Handling heavy radioactive loads, carrying out tricky maintenance and repair operations in contaminated zones... In the nuclear industry, these high-risk activities have always had to be performed by robots immune to radioactivity. Over the years, these technologies have made considerable headway. The present generation of ultra-sophisticated robots in use in European nuclear power stations was developed under the TELEMAN programme.
The European Commission launched the TELEMAN
research programme back in 1989, with the aim of developing a new
generation of robots capable of performing operations in highly
radioactive areas of nuclear power stations. All the major European
research centres involved in nuclear energy signed up - from the
CEA (Commissariat à l'Energie Atomique/France) to the Forschungszentrum
(Karlsruhe/Germany). In all, the programme spawned some 21 development
projects. Some of these are aimed at developing completely new robots,
while others are concerned with the devices which help improve their
Handling robots, walking robots
In the first category, we find TELEMAN 18, a smart integral-gripper-and-arm system for remote handling in hostile environments. The system - developed under a partnership arrangement between Dutch, Belgian, British and Danish participants1 - allows the operator to carry out repairs on nuclear installations by guiding the gripper and arm simultaneously. Christened ROBUG (TELEMAN 44), another robot, equipped with eight "legs" with suckers on the end, can walk through congested areas and even climb walls. This project coordinated by the British SME, Portech Ltd, involved partners from eight separate countries2.
On the components side, several projects have focused on developing "sensory organs" to allow the robots greater freedom of action. One such project (TELEMAN 7), coordinated by the Centre d'études de l'énergie nucléaire de Mol (Belgium), has led to the development of optical systems and sensors which were used on the Ingrid manipulator (TELEMAN 48). Since then, the system has also found various other applications outside the nuclear industry, and has been fitted, for example, on robots used for port handling operations.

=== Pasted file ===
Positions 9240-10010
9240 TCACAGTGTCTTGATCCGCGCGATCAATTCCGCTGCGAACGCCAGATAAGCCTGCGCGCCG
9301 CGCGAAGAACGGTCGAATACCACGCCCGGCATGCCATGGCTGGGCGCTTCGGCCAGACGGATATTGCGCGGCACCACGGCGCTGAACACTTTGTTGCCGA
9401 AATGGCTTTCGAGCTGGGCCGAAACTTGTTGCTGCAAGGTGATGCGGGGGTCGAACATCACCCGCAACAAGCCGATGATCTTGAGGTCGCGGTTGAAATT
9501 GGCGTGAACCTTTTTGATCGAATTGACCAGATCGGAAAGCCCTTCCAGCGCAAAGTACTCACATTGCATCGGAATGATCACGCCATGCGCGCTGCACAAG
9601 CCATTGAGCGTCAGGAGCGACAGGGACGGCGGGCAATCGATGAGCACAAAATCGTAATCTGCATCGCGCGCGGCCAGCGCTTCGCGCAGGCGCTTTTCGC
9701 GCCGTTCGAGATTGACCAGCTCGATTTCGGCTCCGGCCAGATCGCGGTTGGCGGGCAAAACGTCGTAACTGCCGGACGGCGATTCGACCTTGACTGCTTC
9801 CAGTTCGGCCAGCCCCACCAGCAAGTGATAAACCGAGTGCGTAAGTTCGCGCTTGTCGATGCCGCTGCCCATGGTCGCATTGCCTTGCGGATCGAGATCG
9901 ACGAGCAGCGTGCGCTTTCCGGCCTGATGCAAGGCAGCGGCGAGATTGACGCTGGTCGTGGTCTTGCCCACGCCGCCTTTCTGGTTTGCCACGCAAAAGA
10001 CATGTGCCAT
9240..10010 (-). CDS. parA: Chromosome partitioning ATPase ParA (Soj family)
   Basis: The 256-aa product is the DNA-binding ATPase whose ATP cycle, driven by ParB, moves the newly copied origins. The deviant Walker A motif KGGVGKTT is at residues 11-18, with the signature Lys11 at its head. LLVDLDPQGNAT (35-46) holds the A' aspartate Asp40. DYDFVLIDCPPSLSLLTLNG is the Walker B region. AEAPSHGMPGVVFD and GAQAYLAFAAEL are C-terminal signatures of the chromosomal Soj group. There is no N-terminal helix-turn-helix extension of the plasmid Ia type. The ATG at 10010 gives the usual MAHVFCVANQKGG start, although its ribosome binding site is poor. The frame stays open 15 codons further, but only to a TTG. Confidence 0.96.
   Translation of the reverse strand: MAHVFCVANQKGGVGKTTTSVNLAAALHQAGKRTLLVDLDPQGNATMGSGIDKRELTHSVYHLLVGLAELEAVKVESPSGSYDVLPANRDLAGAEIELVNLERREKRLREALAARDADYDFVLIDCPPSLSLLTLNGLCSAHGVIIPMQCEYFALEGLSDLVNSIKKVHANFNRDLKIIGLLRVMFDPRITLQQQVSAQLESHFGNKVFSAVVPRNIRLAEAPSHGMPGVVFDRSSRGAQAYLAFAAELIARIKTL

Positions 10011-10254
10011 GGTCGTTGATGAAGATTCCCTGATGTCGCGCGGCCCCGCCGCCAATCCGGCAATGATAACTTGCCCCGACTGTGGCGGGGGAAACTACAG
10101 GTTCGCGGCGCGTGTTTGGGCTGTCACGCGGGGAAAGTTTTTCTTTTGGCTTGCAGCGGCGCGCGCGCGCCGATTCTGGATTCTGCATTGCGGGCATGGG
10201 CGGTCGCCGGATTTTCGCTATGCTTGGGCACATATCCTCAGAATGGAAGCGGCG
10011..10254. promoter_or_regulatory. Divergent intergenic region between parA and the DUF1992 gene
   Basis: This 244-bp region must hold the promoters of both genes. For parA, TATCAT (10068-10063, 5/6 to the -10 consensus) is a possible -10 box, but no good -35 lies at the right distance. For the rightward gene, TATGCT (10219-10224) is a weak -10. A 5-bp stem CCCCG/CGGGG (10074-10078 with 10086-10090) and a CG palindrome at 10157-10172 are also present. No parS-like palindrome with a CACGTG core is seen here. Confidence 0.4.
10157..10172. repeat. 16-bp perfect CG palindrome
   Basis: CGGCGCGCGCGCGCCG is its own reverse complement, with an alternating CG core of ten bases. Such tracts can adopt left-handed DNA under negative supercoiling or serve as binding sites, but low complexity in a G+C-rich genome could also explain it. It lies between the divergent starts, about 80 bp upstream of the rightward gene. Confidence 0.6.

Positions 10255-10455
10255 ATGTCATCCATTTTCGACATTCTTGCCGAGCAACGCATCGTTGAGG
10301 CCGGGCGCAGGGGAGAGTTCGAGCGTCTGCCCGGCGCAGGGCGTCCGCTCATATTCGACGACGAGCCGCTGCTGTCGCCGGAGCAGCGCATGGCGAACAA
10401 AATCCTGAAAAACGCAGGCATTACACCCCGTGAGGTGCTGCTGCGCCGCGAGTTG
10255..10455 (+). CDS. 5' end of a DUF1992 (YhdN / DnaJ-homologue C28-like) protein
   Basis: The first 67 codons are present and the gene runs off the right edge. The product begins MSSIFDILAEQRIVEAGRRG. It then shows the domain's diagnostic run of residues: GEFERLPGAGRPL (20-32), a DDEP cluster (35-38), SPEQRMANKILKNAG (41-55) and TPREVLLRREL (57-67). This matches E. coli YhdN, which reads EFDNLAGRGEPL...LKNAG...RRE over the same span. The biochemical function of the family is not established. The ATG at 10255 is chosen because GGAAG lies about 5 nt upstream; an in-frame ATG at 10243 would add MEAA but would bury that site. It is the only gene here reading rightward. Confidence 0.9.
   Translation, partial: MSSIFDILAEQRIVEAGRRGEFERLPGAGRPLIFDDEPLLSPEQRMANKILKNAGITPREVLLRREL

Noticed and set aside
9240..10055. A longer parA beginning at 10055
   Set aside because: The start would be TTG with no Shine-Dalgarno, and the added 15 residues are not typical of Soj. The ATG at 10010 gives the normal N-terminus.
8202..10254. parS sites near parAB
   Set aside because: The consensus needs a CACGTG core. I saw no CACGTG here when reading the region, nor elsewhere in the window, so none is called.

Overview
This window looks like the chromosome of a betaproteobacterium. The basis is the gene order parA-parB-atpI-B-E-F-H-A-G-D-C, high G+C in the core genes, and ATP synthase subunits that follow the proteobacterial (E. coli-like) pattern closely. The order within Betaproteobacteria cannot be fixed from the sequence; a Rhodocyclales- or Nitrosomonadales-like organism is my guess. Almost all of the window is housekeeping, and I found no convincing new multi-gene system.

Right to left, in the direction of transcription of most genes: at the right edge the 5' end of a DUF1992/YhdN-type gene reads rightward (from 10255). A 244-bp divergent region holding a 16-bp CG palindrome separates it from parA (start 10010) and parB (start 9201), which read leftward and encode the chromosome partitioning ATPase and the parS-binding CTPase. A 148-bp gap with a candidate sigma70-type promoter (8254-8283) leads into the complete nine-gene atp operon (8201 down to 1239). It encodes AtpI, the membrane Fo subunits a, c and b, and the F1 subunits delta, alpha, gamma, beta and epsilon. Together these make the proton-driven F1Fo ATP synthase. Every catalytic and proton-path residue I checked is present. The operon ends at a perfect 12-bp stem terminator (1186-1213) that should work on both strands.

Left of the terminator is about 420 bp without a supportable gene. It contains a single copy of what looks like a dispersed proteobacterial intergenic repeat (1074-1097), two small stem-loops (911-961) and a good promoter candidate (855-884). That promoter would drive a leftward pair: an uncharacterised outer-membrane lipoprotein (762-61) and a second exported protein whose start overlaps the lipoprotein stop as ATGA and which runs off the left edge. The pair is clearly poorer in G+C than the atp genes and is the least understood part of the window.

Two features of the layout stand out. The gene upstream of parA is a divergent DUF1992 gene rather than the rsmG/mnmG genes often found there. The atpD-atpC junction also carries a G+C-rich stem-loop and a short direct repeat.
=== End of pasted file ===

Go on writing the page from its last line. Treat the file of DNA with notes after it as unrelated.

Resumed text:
These links between the various research projects carried out under the TELEMAN programme have been systematically cultivated. Consider the example of Messina (TELEMAN 50), a robot built under the supervision of the Forschungszentrum in Karlsruhe, in collaboration with the CEA and Fraunhofer-IPA, among others.
"We wanted to develop a robot vehicle, made up of four articulated
modules for carrying very bulky loads and capable of performing
complex movements," explains Doctor Lothar Malcher, of the
Forschungszentrum. "We based ourselves on other projects in
the programme in order to develop a highly sophisticated machine.
For Messina, we adopted solutions developed by Teleman 14 in the
field of new locomotion systems, as well as by Teleman 15 for the
Capabilities of the Messina robot
After three and a half years' work, Messina is operational and meets all of its designers' original requirements. Capable of transporting heavy, bulky loads in hostile environments, this massive robot (1.5m high, 2.5m long, 50cm wide) is composed of four cars. The cars can move vertically, independentally of one another, enabling the convoy to climb over obstacles, which are automatically detected by the optical and control systems, without difficulty. The clover-leaf-shaped wheels are designed to climb up and down steps. The train can change its direction of motion along a platform, follow the path of a corridor, avoid collisions, etc. Finally too, a meticulously designed man-machine interface allows whoever is supervising Messina (via a computer screen) to control all the operations with a high degree of precision.
(1) TU Delft and Vermaat Technics (NL); ULB (B); Newcastle
University (UK); Risø (DK).
(2) Portsmouth Univ. and Nuclear Electric (UK),
Kaiserslautern Univ. (D), ULB (B), EDF (F), CERN (CH), ENEL (I),
Tech. Univ. Lodz (PL), Coimbra Univ. (P).